Botswana’s War on Elephants

7. June 2019

 

Man has much power of discourse which for the most part is vain and false; animals have but little, but it is useful and true, and a small truth is better than a large lie.

Leonardo da Vinci                          

 

The official justification for Botswana’s lifting of the trophy hunting ban, reducing wild-life protection and instituting elephant culling operations is based on the disingenuous arguments, that trophy hunting and culling reduce human-elephant conflict and provide important funding for conservation and poor rural populations.

A Botswana elephant family giving shade to a sleeping baby during a mid-day rest. Photo credit: Glen Bloomfield.

Following the hunting lobby’s propaganda that eco-tourism is not sufficient to sustain endangered wildlife species’ the government appears to support the oxymoron that only trophy hunting can.   To get this difficult message accepted internationally, the Botswana government hired the Los Angeles PR firm 42WEST. Public backlash to these attempts resulted in the PR firm cancelling their Bostwana contract. It might also be of interest to know that former Botswana president Ian Khama, whose wildlife policies made luxury eco-tourism Botswana’s second most lucrative industry after Diamond mining, angrily renounced his political party membership, considering the new policies of president Masisi a betrayal of what their joint party stands for.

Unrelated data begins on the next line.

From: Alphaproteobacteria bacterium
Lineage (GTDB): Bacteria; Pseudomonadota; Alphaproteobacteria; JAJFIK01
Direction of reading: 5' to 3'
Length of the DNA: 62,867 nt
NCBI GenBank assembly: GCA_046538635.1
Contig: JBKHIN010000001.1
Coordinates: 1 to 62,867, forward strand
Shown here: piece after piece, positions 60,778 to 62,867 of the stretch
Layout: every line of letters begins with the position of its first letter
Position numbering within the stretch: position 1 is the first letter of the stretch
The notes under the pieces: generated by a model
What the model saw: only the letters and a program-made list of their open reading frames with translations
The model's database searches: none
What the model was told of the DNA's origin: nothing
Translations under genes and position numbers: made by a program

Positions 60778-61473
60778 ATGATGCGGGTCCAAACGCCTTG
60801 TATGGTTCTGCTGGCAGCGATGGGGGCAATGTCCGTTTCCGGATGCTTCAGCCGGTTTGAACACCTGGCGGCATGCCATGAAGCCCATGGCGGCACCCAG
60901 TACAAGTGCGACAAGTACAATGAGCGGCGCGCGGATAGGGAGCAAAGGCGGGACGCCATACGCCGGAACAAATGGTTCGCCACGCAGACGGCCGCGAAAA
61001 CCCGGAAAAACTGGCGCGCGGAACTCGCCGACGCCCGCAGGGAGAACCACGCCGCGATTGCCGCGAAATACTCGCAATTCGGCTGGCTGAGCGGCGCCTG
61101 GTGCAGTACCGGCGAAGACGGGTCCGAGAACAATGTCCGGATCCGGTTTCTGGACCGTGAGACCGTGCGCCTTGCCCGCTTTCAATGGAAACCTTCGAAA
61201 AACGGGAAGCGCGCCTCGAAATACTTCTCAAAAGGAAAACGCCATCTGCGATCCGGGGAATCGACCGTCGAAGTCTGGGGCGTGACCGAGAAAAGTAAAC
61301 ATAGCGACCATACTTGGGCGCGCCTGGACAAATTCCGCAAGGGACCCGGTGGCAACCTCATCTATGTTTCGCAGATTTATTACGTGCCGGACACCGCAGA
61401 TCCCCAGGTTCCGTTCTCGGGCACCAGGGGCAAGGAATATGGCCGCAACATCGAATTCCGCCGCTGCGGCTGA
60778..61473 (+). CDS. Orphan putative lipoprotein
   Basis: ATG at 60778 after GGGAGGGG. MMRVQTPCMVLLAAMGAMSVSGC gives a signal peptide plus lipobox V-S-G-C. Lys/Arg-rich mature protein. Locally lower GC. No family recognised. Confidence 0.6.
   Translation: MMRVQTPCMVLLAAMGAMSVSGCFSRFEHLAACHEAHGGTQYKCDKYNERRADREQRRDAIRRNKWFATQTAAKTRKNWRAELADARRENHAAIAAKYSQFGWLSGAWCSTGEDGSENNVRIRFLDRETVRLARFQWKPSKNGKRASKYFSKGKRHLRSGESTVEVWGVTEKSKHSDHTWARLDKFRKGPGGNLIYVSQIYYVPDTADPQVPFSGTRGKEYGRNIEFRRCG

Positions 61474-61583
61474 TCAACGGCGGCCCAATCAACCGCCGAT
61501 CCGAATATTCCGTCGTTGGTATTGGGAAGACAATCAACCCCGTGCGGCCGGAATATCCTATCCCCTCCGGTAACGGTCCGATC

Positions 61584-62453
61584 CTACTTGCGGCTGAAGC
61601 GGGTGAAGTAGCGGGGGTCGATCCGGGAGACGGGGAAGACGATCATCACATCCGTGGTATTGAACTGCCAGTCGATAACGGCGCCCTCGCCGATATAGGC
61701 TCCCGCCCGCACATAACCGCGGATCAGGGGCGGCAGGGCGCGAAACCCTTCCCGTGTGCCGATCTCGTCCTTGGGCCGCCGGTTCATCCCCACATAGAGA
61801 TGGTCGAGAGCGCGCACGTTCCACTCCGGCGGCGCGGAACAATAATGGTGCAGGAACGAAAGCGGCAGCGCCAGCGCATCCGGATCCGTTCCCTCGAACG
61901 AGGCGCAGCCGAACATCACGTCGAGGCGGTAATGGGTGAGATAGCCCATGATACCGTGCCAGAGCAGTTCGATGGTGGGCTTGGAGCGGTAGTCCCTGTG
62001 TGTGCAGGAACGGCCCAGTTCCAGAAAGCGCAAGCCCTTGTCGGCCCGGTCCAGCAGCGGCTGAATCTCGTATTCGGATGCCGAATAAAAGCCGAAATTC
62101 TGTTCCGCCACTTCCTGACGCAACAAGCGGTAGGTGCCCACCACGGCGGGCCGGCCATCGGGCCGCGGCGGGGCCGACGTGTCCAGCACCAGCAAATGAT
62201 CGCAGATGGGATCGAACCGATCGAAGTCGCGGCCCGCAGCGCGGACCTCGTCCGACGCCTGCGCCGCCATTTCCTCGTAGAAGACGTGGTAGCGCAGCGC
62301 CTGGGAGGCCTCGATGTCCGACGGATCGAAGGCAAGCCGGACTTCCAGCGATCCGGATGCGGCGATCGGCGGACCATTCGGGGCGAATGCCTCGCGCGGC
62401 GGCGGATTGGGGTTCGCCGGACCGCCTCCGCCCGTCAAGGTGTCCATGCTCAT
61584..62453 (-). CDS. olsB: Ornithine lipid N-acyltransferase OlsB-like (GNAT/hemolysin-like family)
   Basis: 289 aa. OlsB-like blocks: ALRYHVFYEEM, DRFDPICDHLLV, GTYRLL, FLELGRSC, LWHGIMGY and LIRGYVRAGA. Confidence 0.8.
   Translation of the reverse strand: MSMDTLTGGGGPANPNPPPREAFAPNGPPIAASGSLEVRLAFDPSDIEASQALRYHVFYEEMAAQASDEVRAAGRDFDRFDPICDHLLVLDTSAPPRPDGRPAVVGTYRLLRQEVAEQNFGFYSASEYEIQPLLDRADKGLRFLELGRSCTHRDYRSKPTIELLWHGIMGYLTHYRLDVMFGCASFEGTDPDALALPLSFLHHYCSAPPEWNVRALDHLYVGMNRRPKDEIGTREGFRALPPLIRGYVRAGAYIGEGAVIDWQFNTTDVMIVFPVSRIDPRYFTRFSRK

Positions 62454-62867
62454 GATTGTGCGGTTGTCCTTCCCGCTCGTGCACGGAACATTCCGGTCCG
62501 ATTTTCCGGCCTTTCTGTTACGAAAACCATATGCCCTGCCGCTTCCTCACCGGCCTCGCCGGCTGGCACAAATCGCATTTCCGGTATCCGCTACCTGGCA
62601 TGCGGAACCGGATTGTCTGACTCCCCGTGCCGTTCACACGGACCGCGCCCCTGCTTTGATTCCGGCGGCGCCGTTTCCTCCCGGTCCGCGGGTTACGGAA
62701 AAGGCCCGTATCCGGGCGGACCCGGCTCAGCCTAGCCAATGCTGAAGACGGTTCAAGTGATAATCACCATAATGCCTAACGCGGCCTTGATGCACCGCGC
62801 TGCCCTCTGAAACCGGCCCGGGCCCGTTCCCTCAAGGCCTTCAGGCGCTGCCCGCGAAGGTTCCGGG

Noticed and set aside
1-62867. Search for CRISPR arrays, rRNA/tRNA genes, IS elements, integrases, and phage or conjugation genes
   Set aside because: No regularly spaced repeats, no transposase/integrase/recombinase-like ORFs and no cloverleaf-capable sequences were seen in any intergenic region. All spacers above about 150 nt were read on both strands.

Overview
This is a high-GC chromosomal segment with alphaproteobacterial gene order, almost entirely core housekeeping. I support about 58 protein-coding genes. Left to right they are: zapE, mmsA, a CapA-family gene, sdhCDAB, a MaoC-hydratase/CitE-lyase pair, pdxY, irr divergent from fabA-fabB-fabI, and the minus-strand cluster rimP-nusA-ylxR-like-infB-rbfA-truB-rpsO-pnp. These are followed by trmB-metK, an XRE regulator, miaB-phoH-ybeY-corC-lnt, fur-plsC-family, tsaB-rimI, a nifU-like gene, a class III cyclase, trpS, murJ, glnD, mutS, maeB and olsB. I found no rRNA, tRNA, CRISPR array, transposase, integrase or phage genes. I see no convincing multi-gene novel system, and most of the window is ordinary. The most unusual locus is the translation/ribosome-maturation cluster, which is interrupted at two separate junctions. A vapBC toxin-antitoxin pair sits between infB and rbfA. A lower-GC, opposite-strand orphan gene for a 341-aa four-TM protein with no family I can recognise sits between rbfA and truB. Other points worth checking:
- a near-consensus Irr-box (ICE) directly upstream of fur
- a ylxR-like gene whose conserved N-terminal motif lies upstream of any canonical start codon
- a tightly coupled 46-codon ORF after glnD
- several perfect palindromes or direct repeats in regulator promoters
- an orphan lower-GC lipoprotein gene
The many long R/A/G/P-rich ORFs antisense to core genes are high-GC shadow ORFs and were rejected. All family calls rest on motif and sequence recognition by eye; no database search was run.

Botswana elephant family enjoying the Okavango river delta. Photo credit: Glen Bloomfield

Muchazondida Mkono (Australian Research Council DECRA fellow) puts it this way: In countries where trophy hunting is legal, such as South Africa, Zimbabwe, Zambia and Namibia, the trophy hunting industry only generates between 0.3 % and 5% of total tourism revenues.

 A 2013 study, conducted by the group Economists at Large, states that communities in the areas where hunting occurs derive little benefit from this revenue. On average communities receive only 3% of the revenue from trophy hunting. 

In a 2017 study, residents of Mababe village in Botswana noted, that compared to hunting, which is seasonal, photographic camps were more beneficial to the community because people were employed all year round. For more details see Muchazondida Mkono’s complete article at:

https://allafrica.com/stories/201905160191

The new wild-life policies might boost president Masisi’s initial vote-count during the upcoming election by appearing to do something about human-elephant conflict. However, it will become rapidly apparent that hunted elephants are more aggressive causing an increase in conflict with rural populations living around areas were hunting will take place. Eco-tourism in Botswana will collapse and demands for selling ivory stocks will certainly follow. 

Culling and hunting and inadequate wild-life protection, particularly for elephants, will result in a new surge of poaching, seriously endangering the survival of elephants in the south of Africa. 

Rather than destroying  Botswana’s elephant population the country could take the following steps:

Elephant habitat should be clearly defined and forcefully protected from intrusion of people into elephant territory and elephant intrusion into existing human areas.

Elephant birth control science could ultimately adjust the elephant population to sustainable levels.

Implementation of serious eco-tourism profit sharing programs for the local populations living close to elephant habitats, would elevate them to become real partners in Botswana’s second largest industry.

 

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